Threepenny Bit have been around less than five years, they started out as a three piece band, hence the name, but already they are on their third album.
With nearly all of the band coming from south of Watford gap, except Moore who is the only true Northerner, Jason Beaumont, Ruth Burrows, Helen Gentile, Hannah Grey, Guy Moore, Chris Nichols, Josh Robson and Steven Troughton make up what seems to be a growing number of folkestras, that's folk bands who are mini-orchestras.
They join the list along with Bellowhead, The Old Dance School, Moulettes and The Full English who admittedly are more of a collective. On this album, which has been produced by Jim Harding and Neil Kennedy, Threepenny have brought together a collection of traditional tunes with a few of their own compositions thrown in for good measure.
The album artwork could have been designed by Terry Gilliam but it wasn't, it was Richard Manders but it does give a clue to the slightly offbeat, eclectic and fun sounds you can find on the album.
Pantomime is fairly light entertainment, which isn't a criticism in any way, and opens with Arthur Muse's, and for the pedants among you the seemingly abhorrent apostrophe is there because the tune is actually Arthur Muse's Jig. It also incorporates Marie's Jig and right from the off uses pretty much every instrument at the band's disposal to produce the light-hearted mainly accordion-led, Morris dance-style tune.
The Rochdale Coconut Dance has a more European feel to it before opening out to an almost middle eastern style beat thanks to Troughton's arrangement.
It is another light-hearted tune that wouldn't be out of place in a classic BBC radio drama and apparently it's inspired by real coconut dancers who can be seen on the streets of Bacup, Lancashire. So if you want to get a feel for men with blacked-up faces, wearing tea towels, coconut shells and looking like Smurfs on acid then you could do worse than listen to this track.
Beaumont's arrangement of Go To Berwick Johnnie has a definite renaissance undertone which gives way to a much more traditional sounding and boot-stomping hornpipe. The track starts off fairly quick and jaunty and never lets up actually raising the tempo for the hornpipe before mellowing out with the gentle strafing of Nichols on the violin and then heading towards the big finish.
This is followed by another of Beaumont's arrangements which opens with a much more urban sound using accordion, woodwind and flute.
|Threepenny Bit's latest album|
By now if you are not dancing around or at the very least tapping your feet rather boisterously then you are either too old or too uptight to be listening to this album.
Popcorn is three tunes rolled into one and is a throwback to the band's days of busking around Hampshire. This is a tune which clearly demonstrates the band enjoying themselves and to a certain degree showing off.
It does have more of a pop/rock feel to it than any of the previous tracks but there are enough interludes of traditional instruments such as Gray on the flute to keep the folk fans from using their clogs to smash their iPods.
Clarinet player Gentile is mostly responsible for the fast-paced Cabbage which does have a rock beat underneath so will be pushing traditional folkies' tolerance to the limit, and for all you Dan Brown fans there is even a little cryptology although don't expect to find the Holy Grail, after all it is just a tune.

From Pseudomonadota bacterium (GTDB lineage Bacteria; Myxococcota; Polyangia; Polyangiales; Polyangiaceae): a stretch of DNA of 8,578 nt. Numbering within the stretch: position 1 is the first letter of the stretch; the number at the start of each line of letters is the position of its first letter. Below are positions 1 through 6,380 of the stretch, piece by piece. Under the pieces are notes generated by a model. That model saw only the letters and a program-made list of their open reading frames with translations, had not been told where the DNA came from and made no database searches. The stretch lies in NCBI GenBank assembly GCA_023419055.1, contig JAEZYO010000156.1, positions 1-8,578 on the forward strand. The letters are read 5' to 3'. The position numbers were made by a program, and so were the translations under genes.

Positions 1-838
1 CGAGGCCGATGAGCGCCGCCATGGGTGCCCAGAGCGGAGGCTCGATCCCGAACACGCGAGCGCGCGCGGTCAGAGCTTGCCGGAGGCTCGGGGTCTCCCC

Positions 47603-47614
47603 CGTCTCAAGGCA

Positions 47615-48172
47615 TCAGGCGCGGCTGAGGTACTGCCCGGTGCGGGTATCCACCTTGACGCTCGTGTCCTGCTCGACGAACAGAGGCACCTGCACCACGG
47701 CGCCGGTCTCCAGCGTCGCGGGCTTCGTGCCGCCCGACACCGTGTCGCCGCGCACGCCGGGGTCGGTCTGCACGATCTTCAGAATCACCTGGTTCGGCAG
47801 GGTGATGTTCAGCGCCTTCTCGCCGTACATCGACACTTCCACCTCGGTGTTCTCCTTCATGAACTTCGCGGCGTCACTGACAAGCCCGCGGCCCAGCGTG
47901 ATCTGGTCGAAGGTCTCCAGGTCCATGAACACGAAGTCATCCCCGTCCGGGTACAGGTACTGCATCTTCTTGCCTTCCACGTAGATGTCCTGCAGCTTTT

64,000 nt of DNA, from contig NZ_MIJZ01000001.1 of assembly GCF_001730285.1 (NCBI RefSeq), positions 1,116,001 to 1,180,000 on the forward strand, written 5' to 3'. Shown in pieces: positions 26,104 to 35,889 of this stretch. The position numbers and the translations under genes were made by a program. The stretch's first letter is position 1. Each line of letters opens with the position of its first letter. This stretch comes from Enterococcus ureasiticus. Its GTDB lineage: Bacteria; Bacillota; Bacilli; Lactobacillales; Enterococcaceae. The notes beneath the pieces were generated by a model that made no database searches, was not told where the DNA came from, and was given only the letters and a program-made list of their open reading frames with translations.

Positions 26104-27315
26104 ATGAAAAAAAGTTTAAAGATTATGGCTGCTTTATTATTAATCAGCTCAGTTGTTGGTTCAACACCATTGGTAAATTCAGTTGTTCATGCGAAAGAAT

The Travelling Lemon is a melodramatic arrangement by Nichols with bold strings and definite throbbing beat keeping it banging along. In parts it's very reminiscent of the South Bank Show theme and if they ever decided to bring it back and update it, they could do worse than use this offering from the band.
It is a pretty complex arrangement which still manages to keep the feet tapping theme going and it is perfectly executed with every strand coming together to make a really full-bodied piece of music.
Mirror Waltz is a slow piece from Beaumont which is OK but it does have that feel of a student recital and never seems to really flow. The gentle flute, pizzicato strings and underlying accordion seem to grate on each other slightly and never seem to flow as a whole. At times you are almost expecting a music teacher to stop and give them directions.
The opening to the longest track on the album Bitterne Distress is a real attention grabber with its rasping strings and reggae undertone.
The band keep the thumping rhythm going and throw wonderful strands of colour from Gray's flute, Nichols' viola and Troughton's accordion. Bitterne is hands down the best track on the album which has everything in there and if you listen really carefully you can even hear the kitchen sink being played, well almost.
The final track Speed the Plough is in some form more than 200 years old, so it's fair to say it needed some updating and Troughton has taken it to task.
The pizzicato opening is the aria from Bizet's Carmen which slips into more traditional flute playing and slick guitar picking which is then overlaid with a funkier drum and bass beat and even mixed in a little jazz sax.
Threepenny Bit's album is a great bit of fun, it's full of wonderful sounds by a band which clearly enjoys doing what it does and delivers exactly what it says on the tin a pantomime fired at full pelt.
Pantomime Cannon is out now and available from the band's website.
|The Mike Harding Folk Show|